All of this is because of Sophia and Liam. It’s only with the insight raising them gave to Sean that he’s at this place. His children put his life into perspective and taught him that happiness alone is what’s important. Should more same-sex couples have children?
“I think any gay couple should know they can have a family,” he answers. “Whether or not they want one is their own decision. For us adoption rather than surrogacy was the path we wanted to take. I’m a huge fan of adoption.”
When I ask him if he worries his children might be stigmatised by having two dads, he tells me a story from November 3rd 2008:
“The day before the presidential election I drove down to Southern California to cast my vote. I couldn’t go on Election Day. I was sitting in my car, queuing to get into the voting area when I noticed some protesters advocating Proposition 8.
“There was one girl, really young and she was screaming. I thought: maybe she just doesn’t know a gay person. So I rolled down my window and said: ‘Hey, I just want to let you know I’m a gay man, I have the most wonderful partner and we have the most exquisitely beautiful little girl. We just want the same rights as everybody else.’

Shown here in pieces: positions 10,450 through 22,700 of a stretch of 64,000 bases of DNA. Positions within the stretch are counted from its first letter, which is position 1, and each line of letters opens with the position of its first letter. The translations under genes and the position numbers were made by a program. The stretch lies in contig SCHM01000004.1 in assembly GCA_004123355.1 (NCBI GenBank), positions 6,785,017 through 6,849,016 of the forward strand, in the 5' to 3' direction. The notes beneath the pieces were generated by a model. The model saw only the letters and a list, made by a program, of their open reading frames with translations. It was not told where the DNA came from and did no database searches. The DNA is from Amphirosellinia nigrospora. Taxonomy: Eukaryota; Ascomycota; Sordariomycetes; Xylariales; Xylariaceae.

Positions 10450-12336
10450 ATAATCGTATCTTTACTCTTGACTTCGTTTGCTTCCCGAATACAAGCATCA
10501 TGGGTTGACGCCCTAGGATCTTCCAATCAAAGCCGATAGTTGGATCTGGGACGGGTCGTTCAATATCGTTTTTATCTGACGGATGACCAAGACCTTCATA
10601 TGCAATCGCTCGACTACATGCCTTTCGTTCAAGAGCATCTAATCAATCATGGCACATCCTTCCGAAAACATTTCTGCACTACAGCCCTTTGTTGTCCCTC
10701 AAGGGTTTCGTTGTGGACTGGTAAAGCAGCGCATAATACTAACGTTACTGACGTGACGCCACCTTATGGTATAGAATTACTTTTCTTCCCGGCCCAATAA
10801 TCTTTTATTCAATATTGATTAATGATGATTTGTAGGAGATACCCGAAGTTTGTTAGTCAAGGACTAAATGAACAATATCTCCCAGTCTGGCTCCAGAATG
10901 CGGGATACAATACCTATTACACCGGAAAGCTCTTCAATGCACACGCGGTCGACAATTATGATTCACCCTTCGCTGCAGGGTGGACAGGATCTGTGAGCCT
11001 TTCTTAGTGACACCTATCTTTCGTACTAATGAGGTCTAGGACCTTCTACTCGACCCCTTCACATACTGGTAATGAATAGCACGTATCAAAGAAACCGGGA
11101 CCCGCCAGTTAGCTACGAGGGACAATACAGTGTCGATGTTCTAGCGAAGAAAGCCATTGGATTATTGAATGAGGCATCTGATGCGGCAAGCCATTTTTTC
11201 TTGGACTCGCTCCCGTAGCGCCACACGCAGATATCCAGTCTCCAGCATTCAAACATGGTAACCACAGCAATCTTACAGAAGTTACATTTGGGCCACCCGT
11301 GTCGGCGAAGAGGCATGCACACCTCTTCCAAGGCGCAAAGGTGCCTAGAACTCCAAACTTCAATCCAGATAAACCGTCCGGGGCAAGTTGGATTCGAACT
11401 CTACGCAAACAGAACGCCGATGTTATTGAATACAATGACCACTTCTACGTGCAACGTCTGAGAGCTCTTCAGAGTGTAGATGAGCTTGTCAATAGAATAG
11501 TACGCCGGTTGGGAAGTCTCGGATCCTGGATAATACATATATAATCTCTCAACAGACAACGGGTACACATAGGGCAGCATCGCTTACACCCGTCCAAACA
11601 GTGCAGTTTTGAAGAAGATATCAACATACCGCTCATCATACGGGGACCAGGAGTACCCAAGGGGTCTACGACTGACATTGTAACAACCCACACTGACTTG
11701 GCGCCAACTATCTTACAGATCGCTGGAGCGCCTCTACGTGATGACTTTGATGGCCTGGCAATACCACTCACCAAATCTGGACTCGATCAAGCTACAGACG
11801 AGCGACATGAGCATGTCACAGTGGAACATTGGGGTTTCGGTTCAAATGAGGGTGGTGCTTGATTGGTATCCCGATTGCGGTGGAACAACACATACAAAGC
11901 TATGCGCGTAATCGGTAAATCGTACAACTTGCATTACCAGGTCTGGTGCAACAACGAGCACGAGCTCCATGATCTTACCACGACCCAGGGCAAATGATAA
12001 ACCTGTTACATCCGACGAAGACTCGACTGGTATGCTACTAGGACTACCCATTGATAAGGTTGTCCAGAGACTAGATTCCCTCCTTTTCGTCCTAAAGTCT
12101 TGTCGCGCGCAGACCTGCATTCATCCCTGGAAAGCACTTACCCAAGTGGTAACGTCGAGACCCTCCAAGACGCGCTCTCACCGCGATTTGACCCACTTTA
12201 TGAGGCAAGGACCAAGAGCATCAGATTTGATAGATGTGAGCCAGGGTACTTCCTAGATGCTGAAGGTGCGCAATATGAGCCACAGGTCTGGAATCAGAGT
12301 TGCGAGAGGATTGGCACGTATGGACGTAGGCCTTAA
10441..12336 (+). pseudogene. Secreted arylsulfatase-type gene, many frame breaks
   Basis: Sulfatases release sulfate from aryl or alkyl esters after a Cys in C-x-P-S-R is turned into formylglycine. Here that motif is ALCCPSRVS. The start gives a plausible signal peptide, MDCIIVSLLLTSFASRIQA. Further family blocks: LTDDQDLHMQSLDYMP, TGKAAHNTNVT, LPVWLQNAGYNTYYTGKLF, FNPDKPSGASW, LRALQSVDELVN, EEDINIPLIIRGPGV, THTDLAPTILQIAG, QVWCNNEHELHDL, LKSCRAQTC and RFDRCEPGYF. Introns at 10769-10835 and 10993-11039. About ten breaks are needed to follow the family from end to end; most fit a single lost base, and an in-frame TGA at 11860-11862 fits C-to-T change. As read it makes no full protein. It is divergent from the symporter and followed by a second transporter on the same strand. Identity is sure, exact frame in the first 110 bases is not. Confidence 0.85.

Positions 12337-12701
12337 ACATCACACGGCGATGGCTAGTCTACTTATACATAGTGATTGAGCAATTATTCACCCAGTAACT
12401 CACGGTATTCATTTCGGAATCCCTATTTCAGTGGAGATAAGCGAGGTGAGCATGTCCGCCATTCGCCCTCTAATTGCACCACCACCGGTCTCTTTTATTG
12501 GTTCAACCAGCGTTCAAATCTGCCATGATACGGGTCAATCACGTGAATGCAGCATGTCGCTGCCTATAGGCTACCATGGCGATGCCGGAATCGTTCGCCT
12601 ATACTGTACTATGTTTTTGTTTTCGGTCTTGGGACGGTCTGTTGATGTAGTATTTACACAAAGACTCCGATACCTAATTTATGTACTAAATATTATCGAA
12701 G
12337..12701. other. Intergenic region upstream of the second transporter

“She lowered her sign, leaned forward and said: ‘I feel really f**king bad for your daughter’. I started shaking a little bit because the hate coming from her was so strong. Before I rolled up my window I told her: ‘I’m so sorry that you’ve got so much hate, that’s got to be so exhausting’.”
“There are crazy, hateful people out there,” he continues. “That’s why I did this. We try to instil confidence, compassion and acceptance in our daughter because we know she’s not part of a ‘traditional family’ and we know people might ask her why she has two dads. We’re equipping her to deal with that.
“Our closest friends are two women and they have two adopted trans-racial children. So Sophia’s used to seeing two moms with different-looking kids. At school one of her friends has a black dad and a white mom. For her generation a diverse family isn’t any different. I think one day the word diverse will just disappear: a family will just be a family.”